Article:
Bouncing Back

Extension Delivers Tools to Build Resilience Across Maryland

The food and toilet paper shortages, the changes to the ways we live and work, the modifications we’ve made for schools and education. Everything about the pandemic has caused us all to evaluate the ways that we are individually and collectively resilient—how well we survive and bounce back from a crisis.

Building the resilience concept into UMD Extension (UME) programming, educators are creating new tools, guides, and educational opportunities to work with Marylanders, helping them to manage stress and create resiliency in their personal lives, their communities, and for their businesses.

“When an event comes along that’s a stressor, to be able to bounce back from that—equally to where you were, or in some cases, better—that’s resilience, it also means…how do you position yourself to handle potential future risk?”
-Bonnie Braun, professor emerita, retired state specialist for UME

Braun’s guidebook, Farm and Farm Family Risk and Resilience, developed in conjunction with Maria Pippidis, University of Delaware Cooperative Extension, provides the tools educators need to create interdisciplinary programs that look at not only families and farms, but also at how they interconnect with the greater community, each affecting one another.

Jesse Ketterman

“We know what the situation was like with the debt farmers were carrying before COVID-it was being compared to the farm crisis of the 1980s. When COVID hit and the supply chain broke down, those things had a significant impact on farmers,” said Jesse Ketterman, financial literacy educator with UME. “COVID has just compounded the situations that farmers were already dealing with.”

While creating resilience is the end goal, getting to a place where individuals, families, and even businesses can adopt new practices to improve their well-being is also a challenge. “A recent study found that when farmers were going through a major crisis, they were unable to adopt new or different agricultural practices, even those that might get them out of it-because they’re having such a physical, mental, and emotional reaction to the crisis,” said Braun.

The difficulty in forming new habits during a time of stress is not unique to farms, and has been demonstrated in many areas. Dhruti Patel, UME Family and Consumer Science educator in Wicomico County, also saw this mirrored in participants in her nutrition programming.

“A wonderful woman reached out to me and said that she is a single parent with three kids, and the last thing she has the time or energy to think about is putting nutritious food on a plate.”

“That was a huge realization to me because I was under the assumption I was helping them,” Patel said. “They were not ready for the nutrition information yet there were more basic needs that needed to be met.”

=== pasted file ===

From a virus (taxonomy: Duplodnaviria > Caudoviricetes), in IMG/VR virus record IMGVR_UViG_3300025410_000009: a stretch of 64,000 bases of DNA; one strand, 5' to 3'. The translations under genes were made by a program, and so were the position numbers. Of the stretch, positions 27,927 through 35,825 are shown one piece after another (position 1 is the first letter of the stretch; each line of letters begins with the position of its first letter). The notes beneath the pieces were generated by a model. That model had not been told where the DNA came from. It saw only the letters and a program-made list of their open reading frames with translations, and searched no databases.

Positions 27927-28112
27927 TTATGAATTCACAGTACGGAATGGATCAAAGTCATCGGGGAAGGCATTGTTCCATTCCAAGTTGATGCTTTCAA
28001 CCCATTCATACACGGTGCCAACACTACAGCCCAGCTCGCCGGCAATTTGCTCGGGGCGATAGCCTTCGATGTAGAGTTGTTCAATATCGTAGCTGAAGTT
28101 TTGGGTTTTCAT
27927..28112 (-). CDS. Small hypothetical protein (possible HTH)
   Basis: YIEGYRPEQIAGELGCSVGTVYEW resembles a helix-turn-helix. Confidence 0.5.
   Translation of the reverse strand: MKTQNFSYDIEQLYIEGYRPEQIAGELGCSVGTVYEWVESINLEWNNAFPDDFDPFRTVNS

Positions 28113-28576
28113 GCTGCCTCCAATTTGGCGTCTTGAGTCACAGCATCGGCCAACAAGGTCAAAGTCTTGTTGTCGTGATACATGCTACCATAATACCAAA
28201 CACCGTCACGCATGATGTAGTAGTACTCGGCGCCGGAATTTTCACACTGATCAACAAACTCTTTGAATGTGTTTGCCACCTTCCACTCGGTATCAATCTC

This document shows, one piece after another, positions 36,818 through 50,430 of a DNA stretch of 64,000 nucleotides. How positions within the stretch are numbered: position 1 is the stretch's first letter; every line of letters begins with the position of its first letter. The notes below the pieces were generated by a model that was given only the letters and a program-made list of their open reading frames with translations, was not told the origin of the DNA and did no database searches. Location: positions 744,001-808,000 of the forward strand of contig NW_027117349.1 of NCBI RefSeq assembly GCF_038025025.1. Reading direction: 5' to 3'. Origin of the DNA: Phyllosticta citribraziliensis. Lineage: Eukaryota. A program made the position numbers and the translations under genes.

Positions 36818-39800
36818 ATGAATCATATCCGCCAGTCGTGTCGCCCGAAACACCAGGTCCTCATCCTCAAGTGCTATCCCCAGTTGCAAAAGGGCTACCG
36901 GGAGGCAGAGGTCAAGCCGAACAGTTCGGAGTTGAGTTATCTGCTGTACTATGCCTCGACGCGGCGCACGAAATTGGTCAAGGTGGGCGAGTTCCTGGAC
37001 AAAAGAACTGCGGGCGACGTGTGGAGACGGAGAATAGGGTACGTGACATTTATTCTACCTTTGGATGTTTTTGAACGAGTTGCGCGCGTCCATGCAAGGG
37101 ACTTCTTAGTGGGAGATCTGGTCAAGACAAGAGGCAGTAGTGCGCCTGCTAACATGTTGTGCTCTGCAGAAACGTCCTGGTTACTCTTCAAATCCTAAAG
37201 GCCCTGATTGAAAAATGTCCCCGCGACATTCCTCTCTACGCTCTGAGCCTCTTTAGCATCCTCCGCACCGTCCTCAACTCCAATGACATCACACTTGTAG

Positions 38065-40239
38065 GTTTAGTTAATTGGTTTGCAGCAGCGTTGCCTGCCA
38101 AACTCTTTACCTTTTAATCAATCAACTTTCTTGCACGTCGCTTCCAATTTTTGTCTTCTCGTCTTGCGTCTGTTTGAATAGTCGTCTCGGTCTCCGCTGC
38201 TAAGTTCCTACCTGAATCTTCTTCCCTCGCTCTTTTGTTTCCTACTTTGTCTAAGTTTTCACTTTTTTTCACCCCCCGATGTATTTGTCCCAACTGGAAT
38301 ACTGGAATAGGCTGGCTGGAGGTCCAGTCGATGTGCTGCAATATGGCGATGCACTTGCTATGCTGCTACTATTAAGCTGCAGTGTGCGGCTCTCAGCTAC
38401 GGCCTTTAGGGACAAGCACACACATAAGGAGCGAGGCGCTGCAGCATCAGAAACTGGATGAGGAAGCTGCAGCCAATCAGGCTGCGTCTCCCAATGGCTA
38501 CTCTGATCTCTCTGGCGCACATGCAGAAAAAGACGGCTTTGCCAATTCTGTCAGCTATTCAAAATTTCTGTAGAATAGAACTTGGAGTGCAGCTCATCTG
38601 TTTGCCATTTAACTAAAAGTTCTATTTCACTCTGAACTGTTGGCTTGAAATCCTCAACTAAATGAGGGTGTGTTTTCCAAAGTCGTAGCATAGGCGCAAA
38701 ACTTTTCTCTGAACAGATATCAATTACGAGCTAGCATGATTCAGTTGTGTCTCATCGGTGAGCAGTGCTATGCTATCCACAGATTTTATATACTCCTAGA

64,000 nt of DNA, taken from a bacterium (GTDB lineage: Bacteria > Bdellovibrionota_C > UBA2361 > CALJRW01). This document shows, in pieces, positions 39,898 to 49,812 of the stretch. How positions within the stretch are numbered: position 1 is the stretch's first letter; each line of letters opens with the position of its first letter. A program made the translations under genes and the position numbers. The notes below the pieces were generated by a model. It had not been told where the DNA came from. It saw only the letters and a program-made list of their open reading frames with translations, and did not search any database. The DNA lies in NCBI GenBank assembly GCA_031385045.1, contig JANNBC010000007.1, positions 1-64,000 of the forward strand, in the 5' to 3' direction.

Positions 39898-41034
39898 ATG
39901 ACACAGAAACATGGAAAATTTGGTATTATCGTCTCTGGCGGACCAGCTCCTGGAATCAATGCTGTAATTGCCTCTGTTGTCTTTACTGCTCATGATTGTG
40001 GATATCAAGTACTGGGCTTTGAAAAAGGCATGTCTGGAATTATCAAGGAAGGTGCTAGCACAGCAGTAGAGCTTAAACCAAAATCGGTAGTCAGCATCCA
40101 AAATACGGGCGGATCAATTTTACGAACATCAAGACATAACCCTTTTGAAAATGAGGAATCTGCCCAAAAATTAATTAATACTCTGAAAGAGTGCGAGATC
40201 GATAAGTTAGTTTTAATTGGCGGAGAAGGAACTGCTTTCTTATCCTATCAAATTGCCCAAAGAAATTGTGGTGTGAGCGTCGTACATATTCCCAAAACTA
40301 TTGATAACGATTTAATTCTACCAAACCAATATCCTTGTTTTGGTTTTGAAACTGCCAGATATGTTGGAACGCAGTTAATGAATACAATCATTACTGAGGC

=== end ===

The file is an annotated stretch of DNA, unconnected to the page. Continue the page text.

Patel’s interest in stress management led her to evidence based mindfulness programs and techniques which she began to incorporate into her programs. However, she also wanted to provide that information to her students and other people who were interested in teaching mindfulness for personal stress relief.

“There is a plethora of information on types of mindfulness and meditative practice, but there are none which take you from A-to-Z of the understanding, applicability, and theory,” Patel said. She, along with Amy Rhodes, 4-H youth development educator, and Erin Jewell, UME nutrition educator, developed the Mindfulness Activity Guide for Adults as a tool for helping people use awareness as a therapeutic technique in their everyday lives.

“The foundation of this book is in mental health and self-care. Self-care will help you improve your mental and physical health,” said Rhodes, a co-author on the guide.

Mindfulness and practices that serve the purpose of helping to alleviate individual stress are as important as big-picture resilience thinking for systems and communities. “The concept of mental health is not just about crisis management. This whole concept of resiliency goes along with it,” said Ketterman. “There are traits of resilient individuals-being connected is one of them.”

UME’s resilience toolkit expanded in 2020 with the strategic hire of Alex Chan as the organization’s new mental and behavioral health specialist. Chan comes from the 4-H world, where he worked with high school youth on dating violence prevention, identity development, and hands-on life skills programming.

In his new role, he works one-on-one with and offers group classes for professionals in healthcare, agribusiness, youth and youth development, community groups, faith-based organizations, and nonprofits. Chan’s scope of influence and impact is impressively wide.

“My goal is to be responsive to the needs of Marylanders statewide, with program content based on the unique needs identified within communities…”


“By participating in workshops tailored to each group’s unique needs, participants stand to gain new skills and the confidence to use them to support their own mental health, as well as the mental health of people around them. Professionals also have the opportunity to gain on-going consultation and support from the specialist after the conclusion of specific workshops.”

What is the best way to begin working with this suite of resilience educators?
Contact them directly through AGNR’s directory to discuss your programmatic or training needs.

By Laura Wormuth and Graham Binder